It has been 14 days since I felt in control.

14 days.

For the last 14 days I have been recovery from a tonsillectomy. I have not been able to work. I have been quite dependent upon my family for sustenance and space to heal and my partners in ministry to carry on the responsibilities of shepherding youth and children at Hayward Wesleyan. I cannot tell you how much it feels that I am letting people down by my absence. I cannot tell you how unimportant I feel right now. How incredibly behind in my work I am. Perhaps it is in my current state that Nouwen’s words pierce my heart:

“The way of the Christian leader is not the way of upward mobility in which our world has invested so much, but the way of downward mobility ending on the cross” (1996, p. 50).

I sense in my weakness a need to be needed—a need to be relevant, popular, and powerful. In my mind, it is not desired to head on the downward path of mobility, but rather up the Christian popularity train toward influence and clout. Perhaps this season of weakness and the intersection of Nouwen’s words are God’s way of reminding me how much more important the way of the cross is than any Christian mountain climbing.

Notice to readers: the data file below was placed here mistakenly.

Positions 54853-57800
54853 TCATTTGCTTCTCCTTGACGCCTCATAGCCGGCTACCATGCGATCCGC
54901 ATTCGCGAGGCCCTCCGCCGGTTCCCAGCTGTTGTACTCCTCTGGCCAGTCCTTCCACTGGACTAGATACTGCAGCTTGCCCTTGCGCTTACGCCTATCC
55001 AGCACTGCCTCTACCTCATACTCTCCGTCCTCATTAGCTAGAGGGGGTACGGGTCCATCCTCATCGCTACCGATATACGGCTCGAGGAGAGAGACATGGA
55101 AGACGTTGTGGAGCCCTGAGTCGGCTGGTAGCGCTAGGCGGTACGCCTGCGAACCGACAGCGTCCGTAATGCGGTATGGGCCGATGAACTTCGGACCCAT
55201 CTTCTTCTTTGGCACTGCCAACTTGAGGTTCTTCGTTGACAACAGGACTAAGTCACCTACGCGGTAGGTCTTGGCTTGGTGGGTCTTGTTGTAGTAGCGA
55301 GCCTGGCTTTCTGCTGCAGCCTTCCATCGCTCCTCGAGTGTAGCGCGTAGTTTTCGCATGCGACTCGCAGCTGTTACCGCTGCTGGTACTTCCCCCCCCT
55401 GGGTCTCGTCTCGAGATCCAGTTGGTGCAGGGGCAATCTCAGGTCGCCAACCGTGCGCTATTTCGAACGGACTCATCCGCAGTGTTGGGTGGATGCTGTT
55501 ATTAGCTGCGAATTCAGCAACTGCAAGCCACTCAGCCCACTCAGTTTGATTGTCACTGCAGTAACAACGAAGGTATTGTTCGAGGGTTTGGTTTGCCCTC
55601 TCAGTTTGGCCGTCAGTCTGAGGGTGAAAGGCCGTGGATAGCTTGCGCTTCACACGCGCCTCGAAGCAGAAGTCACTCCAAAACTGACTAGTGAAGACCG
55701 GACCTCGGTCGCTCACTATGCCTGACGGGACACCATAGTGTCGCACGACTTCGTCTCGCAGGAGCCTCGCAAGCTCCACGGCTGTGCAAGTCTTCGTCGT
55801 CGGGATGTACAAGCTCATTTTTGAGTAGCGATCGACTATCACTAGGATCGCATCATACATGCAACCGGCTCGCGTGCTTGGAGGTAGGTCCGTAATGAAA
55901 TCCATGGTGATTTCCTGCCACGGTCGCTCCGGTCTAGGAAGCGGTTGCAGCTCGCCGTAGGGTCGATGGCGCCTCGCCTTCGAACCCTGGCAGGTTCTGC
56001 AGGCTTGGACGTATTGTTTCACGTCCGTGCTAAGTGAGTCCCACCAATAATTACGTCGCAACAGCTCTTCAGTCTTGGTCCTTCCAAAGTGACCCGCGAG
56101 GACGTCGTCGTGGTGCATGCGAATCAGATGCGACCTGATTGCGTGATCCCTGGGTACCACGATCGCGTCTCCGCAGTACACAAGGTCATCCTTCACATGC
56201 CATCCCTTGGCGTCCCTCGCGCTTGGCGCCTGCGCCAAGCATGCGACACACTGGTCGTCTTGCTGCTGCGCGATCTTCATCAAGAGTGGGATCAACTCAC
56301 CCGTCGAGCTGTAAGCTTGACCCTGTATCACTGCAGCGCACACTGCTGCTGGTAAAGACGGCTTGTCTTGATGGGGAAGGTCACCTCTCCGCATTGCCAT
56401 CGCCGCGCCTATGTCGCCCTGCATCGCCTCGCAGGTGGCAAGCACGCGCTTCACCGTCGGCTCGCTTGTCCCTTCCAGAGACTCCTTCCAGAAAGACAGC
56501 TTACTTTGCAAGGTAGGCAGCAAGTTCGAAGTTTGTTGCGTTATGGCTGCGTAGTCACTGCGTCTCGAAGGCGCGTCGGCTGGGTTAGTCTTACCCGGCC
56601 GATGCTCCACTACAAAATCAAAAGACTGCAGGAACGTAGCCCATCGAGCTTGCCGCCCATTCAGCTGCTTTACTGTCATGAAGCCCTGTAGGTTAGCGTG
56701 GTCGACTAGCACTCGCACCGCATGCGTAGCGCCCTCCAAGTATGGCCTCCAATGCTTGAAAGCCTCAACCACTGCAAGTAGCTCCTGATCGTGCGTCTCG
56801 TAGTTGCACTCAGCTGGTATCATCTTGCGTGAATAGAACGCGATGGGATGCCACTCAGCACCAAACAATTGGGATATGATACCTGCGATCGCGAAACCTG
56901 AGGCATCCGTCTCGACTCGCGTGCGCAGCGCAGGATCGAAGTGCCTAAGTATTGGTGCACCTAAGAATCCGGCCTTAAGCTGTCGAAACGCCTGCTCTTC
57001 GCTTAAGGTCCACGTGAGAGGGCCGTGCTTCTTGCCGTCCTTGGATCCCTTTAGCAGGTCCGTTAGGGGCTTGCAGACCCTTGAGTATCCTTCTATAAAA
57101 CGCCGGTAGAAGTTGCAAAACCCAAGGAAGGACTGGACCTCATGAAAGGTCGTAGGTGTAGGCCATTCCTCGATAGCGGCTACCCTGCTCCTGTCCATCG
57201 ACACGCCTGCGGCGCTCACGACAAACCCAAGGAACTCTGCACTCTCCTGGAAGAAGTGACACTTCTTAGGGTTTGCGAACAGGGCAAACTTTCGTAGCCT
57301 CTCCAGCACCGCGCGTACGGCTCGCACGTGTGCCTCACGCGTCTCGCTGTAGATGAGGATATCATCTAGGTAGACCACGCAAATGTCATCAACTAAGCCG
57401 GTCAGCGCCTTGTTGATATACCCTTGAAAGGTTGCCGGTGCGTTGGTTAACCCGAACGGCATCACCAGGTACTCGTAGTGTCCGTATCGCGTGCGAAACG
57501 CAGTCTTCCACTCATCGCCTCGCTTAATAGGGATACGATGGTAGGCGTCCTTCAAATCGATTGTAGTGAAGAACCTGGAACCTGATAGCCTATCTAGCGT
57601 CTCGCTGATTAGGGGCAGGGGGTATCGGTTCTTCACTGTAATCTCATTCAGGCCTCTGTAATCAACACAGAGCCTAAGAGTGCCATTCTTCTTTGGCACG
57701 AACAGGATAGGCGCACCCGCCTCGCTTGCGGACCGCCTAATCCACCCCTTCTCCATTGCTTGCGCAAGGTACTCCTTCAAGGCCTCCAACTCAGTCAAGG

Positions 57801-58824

Perhaps, living “out of my control” is crucial to living under “God’s control.”

Nouwen, H. J. M. (1996). In the Name of Jesus: Reflections on Christian Leadership. New York, NY: Crossroad Publishing Company.


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